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R. Beilock, R. Espinel and S. NaLampang counterpart shipping one less truckload, and vice versa. The analysis does not indicate that this never happens. Rather, it suggests that the U.S. produce market is complex, with competition not only among these four players but also with Other Domestic, Canada and Chile, and Other Imports. Given this complexity, in the aggregate, Mexican gains or losses do not necessarily result in the reverse for the southern tier producers. An indication of this is that between 1993 and 2000, when Mexico made its most dramatic market share gains, Calizona, which is generally thought to be the least vulnerable of the southern tier producers to Mexican competition, realized the largest absolute and percentage market share losses.6

NAFTA and the Mid-1990s Increase in Imports from Mexico Referring back to figure 1, it is evident that Mexican imports rose rapidly in the mid-1990s before essentially stabilizing at a higher level. This rise was coincident with enactment of NAFTA, and the agreement is frequently pointed to as the primary cause. But there are solid reasons to question this:for many of the most important horticultural products (most notably tomatoes) the tariff relief was small and/or spread out over several years; it seems doubtful that earlier investments would show their effects so suddenly or that post-enactment investments would have had time to take effect; and the trucking liberalizations never happened. Coincident with NAFTA’s enactment was an economic crisis with the rapid devaluation of the peso as its most notable feature, which is frequently cited as a cause for the overall increase of imports from Mexico in the mid-1990s. Indeed, the ebb and flow of the peso against the dollar tracks well with Mexico’s produce market share in the United States (see figure 3).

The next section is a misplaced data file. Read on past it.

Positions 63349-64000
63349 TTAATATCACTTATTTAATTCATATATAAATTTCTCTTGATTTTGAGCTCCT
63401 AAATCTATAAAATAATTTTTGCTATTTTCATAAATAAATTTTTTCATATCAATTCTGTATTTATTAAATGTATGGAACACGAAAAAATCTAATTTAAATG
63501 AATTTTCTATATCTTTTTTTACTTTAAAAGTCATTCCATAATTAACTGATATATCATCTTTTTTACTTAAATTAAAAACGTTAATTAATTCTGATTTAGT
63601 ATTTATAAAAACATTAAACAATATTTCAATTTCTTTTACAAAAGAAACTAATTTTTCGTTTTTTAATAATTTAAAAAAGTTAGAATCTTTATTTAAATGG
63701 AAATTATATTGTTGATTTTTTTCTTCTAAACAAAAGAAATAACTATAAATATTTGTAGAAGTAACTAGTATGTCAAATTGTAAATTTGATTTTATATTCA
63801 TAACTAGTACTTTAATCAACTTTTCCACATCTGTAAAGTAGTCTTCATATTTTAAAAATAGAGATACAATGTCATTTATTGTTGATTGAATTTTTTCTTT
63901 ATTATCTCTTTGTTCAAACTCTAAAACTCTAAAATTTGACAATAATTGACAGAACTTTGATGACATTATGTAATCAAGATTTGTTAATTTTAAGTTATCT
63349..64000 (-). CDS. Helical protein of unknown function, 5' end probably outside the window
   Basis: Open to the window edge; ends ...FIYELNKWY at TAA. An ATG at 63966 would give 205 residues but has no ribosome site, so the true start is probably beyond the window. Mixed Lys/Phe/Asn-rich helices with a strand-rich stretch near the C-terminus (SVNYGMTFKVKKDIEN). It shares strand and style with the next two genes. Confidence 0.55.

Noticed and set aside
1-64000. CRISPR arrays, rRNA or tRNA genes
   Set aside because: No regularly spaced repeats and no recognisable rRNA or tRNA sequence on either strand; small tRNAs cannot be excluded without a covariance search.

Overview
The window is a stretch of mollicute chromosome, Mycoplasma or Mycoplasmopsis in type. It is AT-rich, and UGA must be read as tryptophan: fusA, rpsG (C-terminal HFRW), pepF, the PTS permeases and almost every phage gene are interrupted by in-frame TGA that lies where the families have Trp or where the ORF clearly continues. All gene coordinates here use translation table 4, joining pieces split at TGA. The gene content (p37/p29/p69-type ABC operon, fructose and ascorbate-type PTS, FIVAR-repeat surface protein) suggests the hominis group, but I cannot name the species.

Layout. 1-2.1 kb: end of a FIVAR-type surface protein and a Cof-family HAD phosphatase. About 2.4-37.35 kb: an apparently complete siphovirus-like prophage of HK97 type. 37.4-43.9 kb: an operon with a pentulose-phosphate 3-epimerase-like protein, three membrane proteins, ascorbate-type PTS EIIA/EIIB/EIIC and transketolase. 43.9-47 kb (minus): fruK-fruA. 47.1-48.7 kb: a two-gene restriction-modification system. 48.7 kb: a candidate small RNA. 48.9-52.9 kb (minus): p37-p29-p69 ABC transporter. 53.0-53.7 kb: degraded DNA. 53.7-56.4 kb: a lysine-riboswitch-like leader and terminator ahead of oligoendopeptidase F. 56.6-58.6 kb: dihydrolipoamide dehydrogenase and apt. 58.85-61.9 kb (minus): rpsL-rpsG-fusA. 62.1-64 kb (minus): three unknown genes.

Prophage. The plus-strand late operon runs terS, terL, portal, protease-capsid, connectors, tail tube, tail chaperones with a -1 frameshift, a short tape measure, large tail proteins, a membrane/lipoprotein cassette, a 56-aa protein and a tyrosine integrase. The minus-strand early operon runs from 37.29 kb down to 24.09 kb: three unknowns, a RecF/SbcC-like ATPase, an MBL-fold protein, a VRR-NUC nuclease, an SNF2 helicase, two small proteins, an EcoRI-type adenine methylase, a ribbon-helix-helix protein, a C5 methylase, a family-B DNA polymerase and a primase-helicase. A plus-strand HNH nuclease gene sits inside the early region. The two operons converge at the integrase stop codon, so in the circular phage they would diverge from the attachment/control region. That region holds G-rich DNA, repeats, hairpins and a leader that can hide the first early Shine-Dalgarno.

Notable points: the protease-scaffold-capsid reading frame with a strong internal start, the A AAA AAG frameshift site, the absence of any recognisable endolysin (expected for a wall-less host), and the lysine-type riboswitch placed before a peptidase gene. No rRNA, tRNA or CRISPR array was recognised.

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Figure 3